By Marco Aquino and Marcelo Rochabrun
LIMA (Reuters) -Peru’s attorney general on Tuesday filed a so-called constitutional complaint against President Pedro Castillo, opening a new legal battle that opposition forces hope could lead to his ouster.
Castillo already faces five criminal investigations into whether he has used the presidency to benefit himself and has survived two impeachment attempts in just over a year in office.
Castillo denies any wrongdoing and vowed late on Tuesday to finish his term in 2026.
“We have found very serious indications of a criminal organization that has taken roots in the government,” said attorney general Patricia Benavides.
Castillo called the constitutional complaint – as well as raids and detentions that targeted allies earlier in the day – a “coup d’etat” orchestrated by the attorney general’s office.
Some lawmakers have said they want to launch a third impeachment bid though they acknowledge they do not have the votes.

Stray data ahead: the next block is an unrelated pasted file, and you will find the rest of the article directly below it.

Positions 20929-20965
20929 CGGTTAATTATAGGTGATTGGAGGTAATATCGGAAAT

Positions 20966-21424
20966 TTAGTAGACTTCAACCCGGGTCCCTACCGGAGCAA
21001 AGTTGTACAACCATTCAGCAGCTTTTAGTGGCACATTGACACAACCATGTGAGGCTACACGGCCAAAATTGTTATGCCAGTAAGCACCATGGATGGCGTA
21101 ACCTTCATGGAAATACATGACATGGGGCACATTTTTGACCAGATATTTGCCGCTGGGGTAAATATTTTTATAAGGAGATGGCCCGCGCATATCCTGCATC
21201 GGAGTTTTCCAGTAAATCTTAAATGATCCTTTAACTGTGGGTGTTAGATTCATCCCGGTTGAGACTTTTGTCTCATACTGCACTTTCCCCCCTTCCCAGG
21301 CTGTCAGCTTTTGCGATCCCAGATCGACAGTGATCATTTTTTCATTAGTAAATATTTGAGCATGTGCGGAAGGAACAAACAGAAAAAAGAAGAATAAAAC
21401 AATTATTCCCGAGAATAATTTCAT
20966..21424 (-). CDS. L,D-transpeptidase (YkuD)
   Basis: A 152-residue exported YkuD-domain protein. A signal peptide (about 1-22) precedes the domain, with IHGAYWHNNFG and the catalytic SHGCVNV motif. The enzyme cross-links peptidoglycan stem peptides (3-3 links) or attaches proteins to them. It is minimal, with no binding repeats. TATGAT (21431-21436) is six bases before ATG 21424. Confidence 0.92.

Some, however, think the constitutional complaint could lead to Castillo’s suspension with fewer votes in the opposition-controlled Congress than a formal impeachment vote.
But Prime Minister Aníbal Torres said the constitutional complaint was unconstitutional in its own right, setting the stage for a legal battle over the limits of the mechanism.
Peru has a high turnover of presidents with five since 2016. One of them was ousted through impeachment, another resigned before an impeachment vote and a third one resigned after street protests.
(Reporting by Marco Aquino and Marcelo Rochabrun; Editing by Alistair Bell, Richard Pullin and Leslie Adler)